pt-query-digest from Percona Toolkit is a versatile (and free) tool for slow query log analysis. It provides good insight about every individual query, especially in Percona Server with log_slow_verbosity enabled, e.g. log queries with microsecond precision, log information about the query’s execution plan. On top of that, Percona Cloud Tools includes Query Analytics which provides you with good visuals about query performance and also provides a view of historical data.

The post Tools and tips for analysis of MySQL’s Slow Query Log appeared first on MySQL Performance Blog.

Read more at: http://www.mysqlperformanceblog.com/

Percona Server 5.5.36-34.1 is now available

Percona Server version 5.5.36-34.1

Percona Server version 5.5.36-34.1

Percona is glad to announce the release of Percona Server 5.5.36-34.1 on March 17th, 2014 (Downloads are available here and from the Percona Software Repositories). Based on MySQL 5.5.36, including all the bug fixes in it, Percona Server 5.5.36-34.1 is now the current stable release in the 5.5 series. All of Percona‘s software is open-source and free, all the details of the release can be found in the 5.5.36-34.1 milestone at Launchpad.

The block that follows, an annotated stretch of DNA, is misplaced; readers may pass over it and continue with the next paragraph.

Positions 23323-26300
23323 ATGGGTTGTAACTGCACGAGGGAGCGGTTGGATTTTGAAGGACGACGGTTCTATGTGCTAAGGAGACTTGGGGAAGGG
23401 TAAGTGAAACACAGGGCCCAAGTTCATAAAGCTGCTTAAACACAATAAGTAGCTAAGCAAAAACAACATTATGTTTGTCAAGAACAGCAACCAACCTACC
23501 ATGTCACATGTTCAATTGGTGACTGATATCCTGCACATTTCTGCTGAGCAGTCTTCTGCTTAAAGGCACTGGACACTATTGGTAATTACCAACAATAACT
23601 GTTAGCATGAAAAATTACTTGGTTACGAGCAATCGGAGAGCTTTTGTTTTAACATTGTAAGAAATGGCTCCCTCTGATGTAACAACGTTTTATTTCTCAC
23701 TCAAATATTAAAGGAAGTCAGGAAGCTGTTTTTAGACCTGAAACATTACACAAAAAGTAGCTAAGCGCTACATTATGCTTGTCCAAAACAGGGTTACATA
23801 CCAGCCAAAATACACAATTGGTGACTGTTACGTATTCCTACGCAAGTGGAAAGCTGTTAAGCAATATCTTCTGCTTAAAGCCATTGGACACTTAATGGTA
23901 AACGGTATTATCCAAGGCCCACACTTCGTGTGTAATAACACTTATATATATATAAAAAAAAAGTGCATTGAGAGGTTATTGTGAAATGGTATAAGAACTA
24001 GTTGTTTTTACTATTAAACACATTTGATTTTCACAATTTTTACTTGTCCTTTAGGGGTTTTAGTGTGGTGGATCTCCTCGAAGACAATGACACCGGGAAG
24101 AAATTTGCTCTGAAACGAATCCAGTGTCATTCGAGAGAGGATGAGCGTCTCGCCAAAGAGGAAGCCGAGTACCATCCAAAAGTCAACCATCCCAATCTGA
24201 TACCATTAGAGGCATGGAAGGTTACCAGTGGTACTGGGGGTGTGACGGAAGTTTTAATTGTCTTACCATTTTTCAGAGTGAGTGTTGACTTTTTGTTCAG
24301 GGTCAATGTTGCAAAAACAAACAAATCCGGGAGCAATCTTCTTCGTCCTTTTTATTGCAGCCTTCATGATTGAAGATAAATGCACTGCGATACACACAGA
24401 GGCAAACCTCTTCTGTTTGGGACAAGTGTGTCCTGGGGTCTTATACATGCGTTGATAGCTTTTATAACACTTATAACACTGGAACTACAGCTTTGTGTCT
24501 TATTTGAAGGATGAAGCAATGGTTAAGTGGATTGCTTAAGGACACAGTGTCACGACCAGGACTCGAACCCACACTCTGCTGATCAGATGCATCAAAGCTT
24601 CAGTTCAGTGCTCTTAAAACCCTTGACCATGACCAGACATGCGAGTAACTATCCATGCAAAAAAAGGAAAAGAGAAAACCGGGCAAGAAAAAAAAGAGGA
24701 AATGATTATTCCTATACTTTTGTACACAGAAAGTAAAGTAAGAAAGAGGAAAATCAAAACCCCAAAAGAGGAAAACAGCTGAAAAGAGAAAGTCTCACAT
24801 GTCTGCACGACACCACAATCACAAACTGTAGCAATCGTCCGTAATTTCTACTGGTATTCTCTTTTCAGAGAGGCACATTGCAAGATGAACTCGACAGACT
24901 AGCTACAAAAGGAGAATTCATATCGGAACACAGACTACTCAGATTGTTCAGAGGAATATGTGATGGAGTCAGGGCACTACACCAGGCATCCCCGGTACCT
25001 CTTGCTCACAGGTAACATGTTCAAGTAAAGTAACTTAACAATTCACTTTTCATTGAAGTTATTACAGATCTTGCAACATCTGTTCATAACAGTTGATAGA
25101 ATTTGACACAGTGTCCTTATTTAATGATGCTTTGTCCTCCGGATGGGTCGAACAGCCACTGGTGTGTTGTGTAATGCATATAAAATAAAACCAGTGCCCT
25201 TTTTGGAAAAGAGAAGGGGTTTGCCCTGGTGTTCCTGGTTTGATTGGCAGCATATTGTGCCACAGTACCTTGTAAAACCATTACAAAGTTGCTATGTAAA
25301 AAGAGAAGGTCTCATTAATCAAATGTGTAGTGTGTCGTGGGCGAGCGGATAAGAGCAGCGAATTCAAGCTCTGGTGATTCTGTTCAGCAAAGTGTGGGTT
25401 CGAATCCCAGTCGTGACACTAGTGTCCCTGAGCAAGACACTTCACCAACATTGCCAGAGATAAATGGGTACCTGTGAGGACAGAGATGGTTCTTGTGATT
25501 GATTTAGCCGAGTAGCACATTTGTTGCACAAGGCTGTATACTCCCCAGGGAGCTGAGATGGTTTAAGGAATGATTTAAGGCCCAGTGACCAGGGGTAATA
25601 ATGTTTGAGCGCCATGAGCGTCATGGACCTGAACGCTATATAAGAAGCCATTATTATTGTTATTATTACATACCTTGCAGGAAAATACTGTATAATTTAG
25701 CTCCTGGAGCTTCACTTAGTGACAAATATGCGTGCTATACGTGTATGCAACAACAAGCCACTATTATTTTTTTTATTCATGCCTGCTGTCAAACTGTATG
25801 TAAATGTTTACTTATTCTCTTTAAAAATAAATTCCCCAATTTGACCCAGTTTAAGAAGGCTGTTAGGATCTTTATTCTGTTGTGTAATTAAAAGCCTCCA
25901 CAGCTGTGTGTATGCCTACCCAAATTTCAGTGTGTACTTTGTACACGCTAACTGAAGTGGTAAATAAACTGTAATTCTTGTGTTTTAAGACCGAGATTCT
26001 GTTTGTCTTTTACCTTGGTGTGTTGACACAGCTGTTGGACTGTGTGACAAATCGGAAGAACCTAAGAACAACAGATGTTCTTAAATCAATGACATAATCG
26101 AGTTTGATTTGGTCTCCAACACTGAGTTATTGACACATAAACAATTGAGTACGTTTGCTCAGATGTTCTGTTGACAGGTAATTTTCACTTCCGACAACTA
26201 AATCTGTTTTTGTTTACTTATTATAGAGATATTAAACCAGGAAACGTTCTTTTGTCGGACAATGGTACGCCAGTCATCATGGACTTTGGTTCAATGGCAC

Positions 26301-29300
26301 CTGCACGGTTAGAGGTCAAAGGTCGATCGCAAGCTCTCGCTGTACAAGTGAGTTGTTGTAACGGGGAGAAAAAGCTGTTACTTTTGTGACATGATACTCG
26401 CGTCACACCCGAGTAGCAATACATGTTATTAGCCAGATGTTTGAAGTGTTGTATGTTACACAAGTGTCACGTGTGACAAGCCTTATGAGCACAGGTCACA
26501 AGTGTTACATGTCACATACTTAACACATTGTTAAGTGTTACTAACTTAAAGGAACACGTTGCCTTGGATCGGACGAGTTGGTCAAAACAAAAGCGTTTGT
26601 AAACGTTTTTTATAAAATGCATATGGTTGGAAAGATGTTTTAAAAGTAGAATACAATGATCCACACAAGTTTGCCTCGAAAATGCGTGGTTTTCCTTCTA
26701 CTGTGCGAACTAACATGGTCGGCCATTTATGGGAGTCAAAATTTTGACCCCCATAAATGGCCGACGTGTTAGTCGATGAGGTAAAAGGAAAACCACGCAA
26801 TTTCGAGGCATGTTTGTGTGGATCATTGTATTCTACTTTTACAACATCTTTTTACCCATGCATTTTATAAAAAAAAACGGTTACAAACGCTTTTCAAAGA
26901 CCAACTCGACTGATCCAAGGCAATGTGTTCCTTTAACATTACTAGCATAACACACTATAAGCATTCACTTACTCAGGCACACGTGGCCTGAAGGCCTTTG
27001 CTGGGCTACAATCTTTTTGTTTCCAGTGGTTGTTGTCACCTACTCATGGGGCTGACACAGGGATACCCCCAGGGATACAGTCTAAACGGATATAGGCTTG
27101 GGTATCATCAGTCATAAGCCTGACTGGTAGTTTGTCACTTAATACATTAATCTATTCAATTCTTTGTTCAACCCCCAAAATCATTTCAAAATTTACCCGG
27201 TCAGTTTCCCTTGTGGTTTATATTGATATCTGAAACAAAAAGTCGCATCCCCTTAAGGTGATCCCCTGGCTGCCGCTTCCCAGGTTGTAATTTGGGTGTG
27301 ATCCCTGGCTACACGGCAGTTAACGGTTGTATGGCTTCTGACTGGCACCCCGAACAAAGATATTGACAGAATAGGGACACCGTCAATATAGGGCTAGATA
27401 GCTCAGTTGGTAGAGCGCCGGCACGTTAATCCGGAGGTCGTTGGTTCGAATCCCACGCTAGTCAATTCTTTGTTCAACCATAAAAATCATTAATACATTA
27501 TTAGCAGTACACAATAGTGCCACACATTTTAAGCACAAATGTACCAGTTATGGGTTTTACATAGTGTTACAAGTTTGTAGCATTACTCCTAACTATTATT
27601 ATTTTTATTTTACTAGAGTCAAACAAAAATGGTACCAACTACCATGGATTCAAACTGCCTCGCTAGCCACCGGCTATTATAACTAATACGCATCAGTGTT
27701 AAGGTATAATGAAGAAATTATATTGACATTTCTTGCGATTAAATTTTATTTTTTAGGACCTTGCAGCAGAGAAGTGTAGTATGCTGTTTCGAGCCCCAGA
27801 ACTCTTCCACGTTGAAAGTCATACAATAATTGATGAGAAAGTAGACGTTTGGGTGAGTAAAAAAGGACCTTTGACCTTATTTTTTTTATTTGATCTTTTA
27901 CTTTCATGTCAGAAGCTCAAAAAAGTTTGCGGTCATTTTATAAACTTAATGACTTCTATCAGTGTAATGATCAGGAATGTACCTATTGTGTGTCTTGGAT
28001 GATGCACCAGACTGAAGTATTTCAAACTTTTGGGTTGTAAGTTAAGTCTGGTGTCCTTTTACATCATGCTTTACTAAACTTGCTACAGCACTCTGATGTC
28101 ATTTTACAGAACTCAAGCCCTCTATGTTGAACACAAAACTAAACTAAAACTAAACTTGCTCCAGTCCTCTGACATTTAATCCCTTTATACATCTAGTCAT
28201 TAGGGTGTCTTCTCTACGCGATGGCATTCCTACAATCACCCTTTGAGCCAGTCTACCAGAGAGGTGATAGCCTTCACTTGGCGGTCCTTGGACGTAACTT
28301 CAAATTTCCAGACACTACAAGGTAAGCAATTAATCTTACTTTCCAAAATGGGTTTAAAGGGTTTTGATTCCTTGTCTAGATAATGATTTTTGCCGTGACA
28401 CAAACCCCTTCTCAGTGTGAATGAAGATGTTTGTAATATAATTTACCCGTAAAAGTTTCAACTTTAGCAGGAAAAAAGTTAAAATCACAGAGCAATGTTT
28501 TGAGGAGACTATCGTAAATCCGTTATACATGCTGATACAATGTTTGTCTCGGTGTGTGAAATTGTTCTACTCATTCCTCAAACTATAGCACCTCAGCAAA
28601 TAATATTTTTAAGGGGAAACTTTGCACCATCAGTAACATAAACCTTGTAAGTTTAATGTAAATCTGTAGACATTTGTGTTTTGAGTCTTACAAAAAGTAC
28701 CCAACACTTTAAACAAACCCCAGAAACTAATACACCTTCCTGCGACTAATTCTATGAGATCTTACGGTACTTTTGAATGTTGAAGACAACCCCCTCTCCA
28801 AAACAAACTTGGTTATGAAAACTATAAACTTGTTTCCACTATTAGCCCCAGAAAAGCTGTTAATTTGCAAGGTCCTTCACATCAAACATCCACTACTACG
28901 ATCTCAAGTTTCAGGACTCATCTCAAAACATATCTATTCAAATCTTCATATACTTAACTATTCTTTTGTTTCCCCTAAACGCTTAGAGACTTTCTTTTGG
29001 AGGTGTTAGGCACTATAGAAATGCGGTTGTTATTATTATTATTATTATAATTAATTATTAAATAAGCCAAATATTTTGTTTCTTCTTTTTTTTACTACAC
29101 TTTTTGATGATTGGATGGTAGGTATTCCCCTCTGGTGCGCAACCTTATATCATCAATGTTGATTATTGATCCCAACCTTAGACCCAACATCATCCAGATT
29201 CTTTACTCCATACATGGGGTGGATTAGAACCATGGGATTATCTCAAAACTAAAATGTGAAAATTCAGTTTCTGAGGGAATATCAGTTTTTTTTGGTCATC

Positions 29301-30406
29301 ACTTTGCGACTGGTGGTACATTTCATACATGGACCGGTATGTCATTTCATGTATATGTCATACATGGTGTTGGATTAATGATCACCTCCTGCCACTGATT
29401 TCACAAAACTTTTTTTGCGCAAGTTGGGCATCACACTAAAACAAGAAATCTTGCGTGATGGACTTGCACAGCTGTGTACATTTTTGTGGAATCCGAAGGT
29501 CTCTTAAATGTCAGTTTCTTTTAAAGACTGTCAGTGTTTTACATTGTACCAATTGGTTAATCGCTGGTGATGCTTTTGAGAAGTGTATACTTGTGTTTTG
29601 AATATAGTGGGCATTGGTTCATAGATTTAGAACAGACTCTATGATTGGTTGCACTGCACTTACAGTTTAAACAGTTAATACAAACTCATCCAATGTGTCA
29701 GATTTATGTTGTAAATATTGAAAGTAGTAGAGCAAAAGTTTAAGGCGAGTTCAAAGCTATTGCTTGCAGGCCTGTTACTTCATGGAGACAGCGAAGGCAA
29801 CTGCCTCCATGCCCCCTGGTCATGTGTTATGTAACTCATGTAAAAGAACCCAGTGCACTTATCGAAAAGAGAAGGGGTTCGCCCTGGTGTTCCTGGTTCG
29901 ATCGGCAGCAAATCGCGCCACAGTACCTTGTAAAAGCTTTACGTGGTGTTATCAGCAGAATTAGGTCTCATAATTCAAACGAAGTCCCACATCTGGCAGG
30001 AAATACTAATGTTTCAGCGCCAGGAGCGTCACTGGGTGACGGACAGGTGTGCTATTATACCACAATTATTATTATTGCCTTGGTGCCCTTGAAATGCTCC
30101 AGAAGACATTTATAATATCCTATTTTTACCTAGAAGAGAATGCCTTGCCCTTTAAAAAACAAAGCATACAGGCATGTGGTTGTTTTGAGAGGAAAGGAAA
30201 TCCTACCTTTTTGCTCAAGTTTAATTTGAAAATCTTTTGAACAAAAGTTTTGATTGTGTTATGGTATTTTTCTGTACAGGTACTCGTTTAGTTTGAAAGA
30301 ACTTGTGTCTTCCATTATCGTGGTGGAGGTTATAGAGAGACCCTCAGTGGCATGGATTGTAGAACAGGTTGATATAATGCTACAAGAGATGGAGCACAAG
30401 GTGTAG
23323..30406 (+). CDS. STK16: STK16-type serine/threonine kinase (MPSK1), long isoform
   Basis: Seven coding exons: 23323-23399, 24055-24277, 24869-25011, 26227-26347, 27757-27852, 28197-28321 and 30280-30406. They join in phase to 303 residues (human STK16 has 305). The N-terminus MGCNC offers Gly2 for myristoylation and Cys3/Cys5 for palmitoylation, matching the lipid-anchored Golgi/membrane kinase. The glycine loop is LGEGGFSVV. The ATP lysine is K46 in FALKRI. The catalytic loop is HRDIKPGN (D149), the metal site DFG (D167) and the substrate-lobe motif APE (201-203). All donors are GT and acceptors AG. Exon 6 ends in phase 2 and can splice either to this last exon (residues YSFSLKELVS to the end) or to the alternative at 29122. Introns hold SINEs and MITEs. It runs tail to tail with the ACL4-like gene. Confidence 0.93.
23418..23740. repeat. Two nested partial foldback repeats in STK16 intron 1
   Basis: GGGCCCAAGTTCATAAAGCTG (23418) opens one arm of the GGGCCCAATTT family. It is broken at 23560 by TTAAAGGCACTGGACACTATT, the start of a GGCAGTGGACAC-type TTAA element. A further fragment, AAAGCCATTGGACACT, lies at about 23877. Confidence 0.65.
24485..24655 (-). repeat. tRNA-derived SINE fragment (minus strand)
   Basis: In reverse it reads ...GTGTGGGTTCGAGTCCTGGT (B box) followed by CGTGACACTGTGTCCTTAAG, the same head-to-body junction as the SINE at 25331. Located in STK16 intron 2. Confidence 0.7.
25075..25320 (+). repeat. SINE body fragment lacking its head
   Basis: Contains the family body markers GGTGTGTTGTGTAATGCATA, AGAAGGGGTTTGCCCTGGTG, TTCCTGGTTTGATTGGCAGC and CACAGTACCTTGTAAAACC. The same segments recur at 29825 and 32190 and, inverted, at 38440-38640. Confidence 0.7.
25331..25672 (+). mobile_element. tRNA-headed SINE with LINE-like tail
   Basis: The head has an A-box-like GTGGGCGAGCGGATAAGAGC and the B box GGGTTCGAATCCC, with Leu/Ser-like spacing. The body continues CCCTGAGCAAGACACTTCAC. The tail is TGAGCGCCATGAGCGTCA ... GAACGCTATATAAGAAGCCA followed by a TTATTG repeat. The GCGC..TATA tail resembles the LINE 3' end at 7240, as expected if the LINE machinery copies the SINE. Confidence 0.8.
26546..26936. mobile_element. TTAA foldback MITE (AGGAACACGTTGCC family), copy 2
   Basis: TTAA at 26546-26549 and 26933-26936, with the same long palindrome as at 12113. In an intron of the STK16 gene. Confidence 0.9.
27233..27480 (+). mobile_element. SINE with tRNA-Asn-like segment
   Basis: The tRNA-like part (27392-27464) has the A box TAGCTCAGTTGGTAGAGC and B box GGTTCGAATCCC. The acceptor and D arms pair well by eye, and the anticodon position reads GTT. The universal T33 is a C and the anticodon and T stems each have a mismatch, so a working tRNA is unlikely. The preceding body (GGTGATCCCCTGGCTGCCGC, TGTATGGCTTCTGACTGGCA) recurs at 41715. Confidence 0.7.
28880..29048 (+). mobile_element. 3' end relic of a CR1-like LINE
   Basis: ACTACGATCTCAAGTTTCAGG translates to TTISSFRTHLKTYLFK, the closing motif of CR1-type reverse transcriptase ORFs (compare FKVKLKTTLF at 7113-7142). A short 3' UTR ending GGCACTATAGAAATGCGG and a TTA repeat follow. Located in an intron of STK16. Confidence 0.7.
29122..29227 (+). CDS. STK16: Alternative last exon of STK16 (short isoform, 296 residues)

Bugs Fixed:

  • After installing the auth_socket plugin any local user might get root access to the server. If you’re using this plugin upgrade is advised. This is a regression, introduced in Percona Server 5.5.31-30.3. Bug fixed #1289599.
  • The new client and server packages included files with paths that were conflicting with the ones in mysql-libs package on CentOS. Bug fixed #1278516.
  • A clean installation of Percona-Server-server-55 on CentOS would fail due to a typo in mysql_install_db call. Bug fixed #1291247.